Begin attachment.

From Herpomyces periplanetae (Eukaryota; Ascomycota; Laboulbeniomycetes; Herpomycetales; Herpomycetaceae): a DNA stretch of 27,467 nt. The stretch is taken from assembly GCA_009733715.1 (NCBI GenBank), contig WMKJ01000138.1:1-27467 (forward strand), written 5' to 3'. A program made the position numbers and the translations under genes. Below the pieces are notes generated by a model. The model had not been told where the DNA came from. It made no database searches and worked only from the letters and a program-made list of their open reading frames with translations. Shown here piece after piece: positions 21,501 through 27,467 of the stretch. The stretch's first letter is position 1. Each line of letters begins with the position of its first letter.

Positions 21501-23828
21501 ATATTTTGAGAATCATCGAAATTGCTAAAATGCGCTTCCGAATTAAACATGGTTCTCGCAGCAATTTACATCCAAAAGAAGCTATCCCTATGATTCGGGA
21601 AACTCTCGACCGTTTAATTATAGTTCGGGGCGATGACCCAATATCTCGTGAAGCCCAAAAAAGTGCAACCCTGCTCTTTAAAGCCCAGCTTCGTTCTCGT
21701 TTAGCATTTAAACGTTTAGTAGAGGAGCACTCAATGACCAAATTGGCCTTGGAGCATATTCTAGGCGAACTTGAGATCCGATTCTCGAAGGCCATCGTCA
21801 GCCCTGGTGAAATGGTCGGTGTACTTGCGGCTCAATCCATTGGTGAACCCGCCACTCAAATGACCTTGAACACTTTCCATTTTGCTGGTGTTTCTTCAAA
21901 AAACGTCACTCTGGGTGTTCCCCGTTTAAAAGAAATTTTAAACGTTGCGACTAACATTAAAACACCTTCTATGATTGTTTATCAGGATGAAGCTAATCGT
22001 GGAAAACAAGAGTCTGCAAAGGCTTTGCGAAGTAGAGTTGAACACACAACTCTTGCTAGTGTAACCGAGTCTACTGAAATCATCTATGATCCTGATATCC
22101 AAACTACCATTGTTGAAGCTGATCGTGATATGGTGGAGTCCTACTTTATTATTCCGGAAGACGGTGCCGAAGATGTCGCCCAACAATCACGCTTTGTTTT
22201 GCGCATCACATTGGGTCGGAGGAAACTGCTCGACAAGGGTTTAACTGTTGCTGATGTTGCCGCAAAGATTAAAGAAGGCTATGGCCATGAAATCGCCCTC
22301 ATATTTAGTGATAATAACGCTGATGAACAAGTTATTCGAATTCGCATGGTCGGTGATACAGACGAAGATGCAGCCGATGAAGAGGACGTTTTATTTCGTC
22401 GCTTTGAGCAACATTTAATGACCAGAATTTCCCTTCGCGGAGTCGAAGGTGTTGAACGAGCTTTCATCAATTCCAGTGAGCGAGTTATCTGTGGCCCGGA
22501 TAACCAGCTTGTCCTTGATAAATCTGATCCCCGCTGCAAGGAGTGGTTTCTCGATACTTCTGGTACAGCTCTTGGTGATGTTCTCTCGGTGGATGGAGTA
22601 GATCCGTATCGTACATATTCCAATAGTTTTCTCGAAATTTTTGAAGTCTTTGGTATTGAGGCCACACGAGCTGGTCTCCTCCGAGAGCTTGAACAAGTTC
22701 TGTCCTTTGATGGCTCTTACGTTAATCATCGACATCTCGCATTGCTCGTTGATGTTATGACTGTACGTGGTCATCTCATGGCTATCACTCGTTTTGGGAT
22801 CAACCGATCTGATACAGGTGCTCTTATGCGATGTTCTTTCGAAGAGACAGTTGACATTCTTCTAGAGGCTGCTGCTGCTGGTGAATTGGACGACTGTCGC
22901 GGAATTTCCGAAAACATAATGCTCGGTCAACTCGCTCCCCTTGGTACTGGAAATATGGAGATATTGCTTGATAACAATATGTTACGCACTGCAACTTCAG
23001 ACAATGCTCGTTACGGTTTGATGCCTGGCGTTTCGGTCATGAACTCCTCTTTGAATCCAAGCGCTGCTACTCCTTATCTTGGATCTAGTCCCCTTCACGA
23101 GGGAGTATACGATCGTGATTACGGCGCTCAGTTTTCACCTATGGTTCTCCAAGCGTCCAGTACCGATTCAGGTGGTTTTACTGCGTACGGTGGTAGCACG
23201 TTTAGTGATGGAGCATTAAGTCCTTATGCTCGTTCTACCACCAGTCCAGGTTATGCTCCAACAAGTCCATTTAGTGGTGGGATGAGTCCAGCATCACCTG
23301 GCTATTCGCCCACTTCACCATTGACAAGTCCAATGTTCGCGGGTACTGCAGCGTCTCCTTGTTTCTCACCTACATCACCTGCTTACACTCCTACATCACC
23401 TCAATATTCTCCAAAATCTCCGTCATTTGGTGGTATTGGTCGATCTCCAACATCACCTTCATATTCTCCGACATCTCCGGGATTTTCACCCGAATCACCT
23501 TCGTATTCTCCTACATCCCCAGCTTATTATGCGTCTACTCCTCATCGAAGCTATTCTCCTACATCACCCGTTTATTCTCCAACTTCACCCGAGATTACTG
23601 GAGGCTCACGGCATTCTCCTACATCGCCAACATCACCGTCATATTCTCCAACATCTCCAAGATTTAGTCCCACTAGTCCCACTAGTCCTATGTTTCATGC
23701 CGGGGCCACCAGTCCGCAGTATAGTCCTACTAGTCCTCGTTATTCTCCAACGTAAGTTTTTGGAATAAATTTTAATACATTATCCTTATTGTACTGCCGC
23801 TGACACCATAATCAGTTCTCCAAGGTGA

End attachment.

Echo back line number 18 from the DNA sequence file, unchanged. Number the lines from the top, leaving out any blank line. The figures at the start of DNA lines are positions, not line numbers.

23001 ACAATGCTCGTTACGGTTTGATGCCTGGCGTTTCGGTCATGAACTCCTCTTTGAATCCAAGCGCTGCTACTCCTTATCTTGGATCTAGTCCCCTTCACGA